Cavalia is a performing company based in Quebec which presents horse shows all over the world.

But that really does not adequately describe them. Think Cirque du Soleil with horses. In a way this is an interesting development, since Cirque was originally developed as a circus without animals!

However, the horse performers at Cavalia are a long way from the elephants at an old-fashioned circus. In an important way, the horses are the stars, and the very talented human acrobats are merely the supporting players.


I went to a Cavalia show in San Jose, California last September, having found out about it just before they left town for the year. Actually I postponed an out-of-town vacation for one day to attend, and I was not sorry.

In a lot of ways it was an odd experience. Held in a giant tented arena near the end of the San Francisco Bay, the seats were priced at $100 each and up, rather like the opera. The facility, however, is a long way from the opera house in every way. Shall we say, less formal. Perhaps some of this is mandated by the presence of so many performing horses. But the audience is very different as well. At the opera, the "snacks" between acts are champagne and little bits of oysters and such: like that. At Cavalia, coke and popcorn and hot dogs. (All the food at both events is being sold at roughly twice fair market value of course.) People who are able to keep horses while living in a big city are by no means impoverished (!) and the arena was full, just as a performance of Richard Wagner's Die Walküre is usually full, but it is rather a different crowd. (I may be one of the few individuals who have actually attended both events.)

Understand that horses are as dumb as rocks. Roughly. Now I like horses as much as the next one, and more than most, but I'm not bewitched by them particularly. They are not anything like as smart as dogs, for example.

Given this fact, it is truly astonishing what the talented and persistent animal trainers have accomplished at Cavalia. It is beyond description. Horses are let loose on stage without a human being there at all and they behave in previously prescribed ways. A group of matched chestnuts, every one a beauty, respond to words and hand signals from a solitary trainer. Not to mention the incredible combined feats: acrobats doing flips in the air, landing repeatedly on the back of a cantering horse who circles a small ring at a steady, unvarying pace, seemingly without human direction. A 20 year old acrobat who, running, matches paces with a galloping horse, and without gear of any sort on the horse leaps effortlessly onto the horse's back, and they go on galloping together. (I wish I could do that!) On and on, marvel after marvel.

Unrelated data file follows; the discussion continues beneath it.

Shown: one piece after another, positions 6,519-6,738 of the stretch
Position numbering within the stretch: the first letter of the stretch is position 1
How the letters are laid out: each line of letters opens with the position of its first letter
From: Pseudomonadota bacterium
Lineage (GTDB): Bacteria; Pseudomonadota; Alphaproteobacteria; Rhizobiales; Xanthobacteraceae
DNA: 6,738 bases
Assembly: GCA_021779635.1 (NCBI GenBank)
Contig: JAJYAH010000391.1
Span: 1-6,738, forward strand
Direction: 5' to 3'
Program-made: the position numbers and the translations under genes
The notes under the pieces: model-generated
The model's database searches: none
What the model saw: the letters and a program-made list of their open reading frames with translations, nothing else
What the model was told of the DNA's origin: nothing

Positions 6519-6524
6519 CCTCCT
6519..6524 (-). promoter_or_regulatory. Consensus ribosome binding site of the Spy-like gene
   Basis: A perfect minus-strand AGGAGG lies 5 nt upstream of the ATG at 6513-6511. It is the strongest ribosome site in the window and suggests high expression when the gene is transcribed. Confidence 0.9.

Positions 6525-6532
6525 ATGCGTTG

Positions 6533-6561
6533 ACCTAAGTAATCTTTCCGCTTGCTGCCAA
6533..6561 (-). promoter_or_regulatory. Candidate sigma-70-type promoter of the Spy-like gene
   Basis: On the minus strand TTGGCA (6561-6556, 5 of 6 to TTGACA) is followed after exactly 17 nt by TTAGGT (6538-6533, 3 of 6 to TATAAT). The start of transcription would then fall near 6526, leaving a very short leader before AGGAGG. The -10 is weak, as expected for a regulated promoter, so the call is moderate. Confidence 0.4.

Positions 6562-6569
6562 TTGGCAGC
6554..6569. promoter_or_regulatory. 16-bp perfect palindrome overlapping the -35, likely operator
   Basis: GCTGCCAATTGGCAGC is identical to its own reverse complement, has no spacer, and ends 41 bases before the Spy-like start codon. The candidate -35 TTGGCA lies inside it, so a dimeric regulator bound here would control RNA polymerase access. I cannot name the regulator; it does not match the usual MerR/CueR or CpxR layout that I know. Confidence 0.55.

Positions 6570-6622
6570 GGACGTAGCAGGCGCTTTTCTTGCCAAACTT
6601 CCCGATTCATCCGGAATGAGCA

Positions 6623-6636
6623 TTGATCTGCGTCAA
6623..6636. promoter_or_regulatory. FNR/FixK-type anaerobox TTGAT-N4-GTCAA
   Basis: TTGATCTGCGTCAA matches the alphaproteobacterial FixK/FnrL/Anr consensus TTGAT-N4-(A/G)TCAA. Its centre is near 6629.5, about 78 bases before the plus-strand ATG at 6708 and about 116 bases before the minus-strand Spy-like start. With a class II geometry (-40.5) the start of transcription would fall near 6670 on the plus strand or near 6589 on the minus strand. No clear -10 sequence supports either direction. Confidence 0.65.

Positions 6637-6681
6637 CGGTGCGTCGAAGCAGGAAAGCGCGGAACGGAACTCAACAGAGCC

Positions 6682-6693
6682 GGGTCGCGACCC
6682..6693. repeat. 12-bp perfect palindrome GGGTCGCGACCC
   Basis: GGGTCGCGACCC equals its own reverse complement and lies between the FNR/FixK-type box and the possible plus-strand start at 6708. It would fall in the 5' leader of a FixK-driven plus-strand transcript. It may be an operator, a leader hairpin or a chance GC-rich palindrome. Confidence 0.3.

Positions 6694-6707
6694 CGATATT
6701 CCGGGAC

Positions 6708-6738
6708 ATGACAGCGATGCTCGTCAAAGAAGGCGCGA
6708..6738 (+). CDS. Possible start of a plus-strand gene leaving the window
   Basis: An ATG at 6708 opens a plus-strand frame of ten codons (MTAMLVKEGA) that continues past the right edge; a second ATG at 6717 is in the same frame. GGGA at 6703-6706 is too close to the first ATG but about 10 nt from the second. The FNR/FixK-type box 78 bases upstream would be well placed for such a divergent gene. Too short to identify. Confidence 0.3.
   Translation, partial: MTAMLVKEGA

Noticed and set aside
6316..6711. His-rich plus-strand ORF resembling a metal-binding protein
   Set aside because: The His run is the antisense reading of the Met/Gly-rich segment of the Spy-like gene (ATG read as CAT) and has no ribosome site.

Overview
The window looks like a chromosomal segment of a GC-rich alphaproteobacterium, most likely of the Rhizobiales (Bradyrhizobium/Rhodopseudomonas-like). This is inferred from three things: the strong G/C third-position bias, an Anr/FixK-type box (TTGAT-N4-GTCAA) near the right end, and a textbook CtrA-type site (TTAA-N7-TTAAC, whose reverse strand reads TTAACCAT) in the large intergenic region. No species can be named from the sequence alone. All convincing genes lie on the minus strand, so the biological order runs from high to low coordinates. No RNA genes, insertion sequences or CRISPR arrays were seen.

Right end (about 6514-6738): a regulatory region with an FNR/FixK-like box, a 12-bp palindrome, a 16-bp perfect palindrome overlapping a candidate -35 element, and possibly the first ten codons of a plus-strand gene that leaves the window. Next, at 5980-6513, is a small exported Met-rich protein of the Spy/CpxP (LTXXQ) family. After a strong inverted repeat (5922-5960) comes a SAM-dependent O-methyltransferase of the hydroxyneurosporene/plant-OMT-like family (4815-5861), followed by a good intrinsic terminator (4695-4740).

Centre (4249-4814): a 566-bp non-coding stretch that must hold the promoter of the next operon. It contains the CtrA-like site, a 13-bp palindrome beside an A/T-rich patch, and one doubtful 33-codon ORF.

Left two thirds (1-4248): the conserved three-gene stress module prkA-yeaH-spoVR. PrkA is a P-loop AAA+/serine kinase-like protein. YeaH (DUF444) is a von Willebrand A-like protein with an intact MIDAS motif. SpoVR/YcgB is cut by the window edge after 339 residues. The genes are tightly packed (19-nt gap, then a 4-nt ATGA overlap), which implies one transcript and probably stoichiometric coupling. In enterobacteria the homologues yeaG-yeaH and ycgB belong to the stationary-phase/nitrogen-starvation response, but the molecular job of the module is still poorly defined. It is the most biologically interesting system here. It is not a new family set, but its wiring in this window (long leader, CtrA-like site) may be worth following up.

The horses are of many breeds, from the gigantic Percherons (that was a 17 hands horse at least cantering around that ring) down to a troop of miniature ponies. Most major breeds are represented, all chosen, one presumes, for performing ability as well as beauty. Interestingly enough, all the horses in the show I saw were males, the majority of them stallions. Stallions - unaltered males, a castrated male horse is called a gelding - are notoriously difficult to manage, but the Cavalia people say they prize stallions for their high energy and what they call their "love of play." This I suspect is a fancy horse-trainers' way of saying that stallions are quite a handful, but worth the effort. There was not a mare in the company at the show I saw, and this may be the case throughout the troupe.

Given that Cavalia is determined to use stallions, the reason is obvious. Throughout the entire summer, a mare will come into season (be ready for breeding) every few weeks. All it would take would be one mare in season to throw a troupe full of stallions into complete disorder. They would be far more interested in fighting each other for access to the mare than they would be in doing anything any human being wanted. (This is perhaps understandable from a human point of view as well. One wonders in passing how Cavalia manages to keep order in its human troupe, consisting as it does of a relatively even mix of young men and young women, every one of them gorgeous.)


More information about Cavalia, together with some striking videos and very beautiful pictures of some very beautiful horses, can be found on their website.

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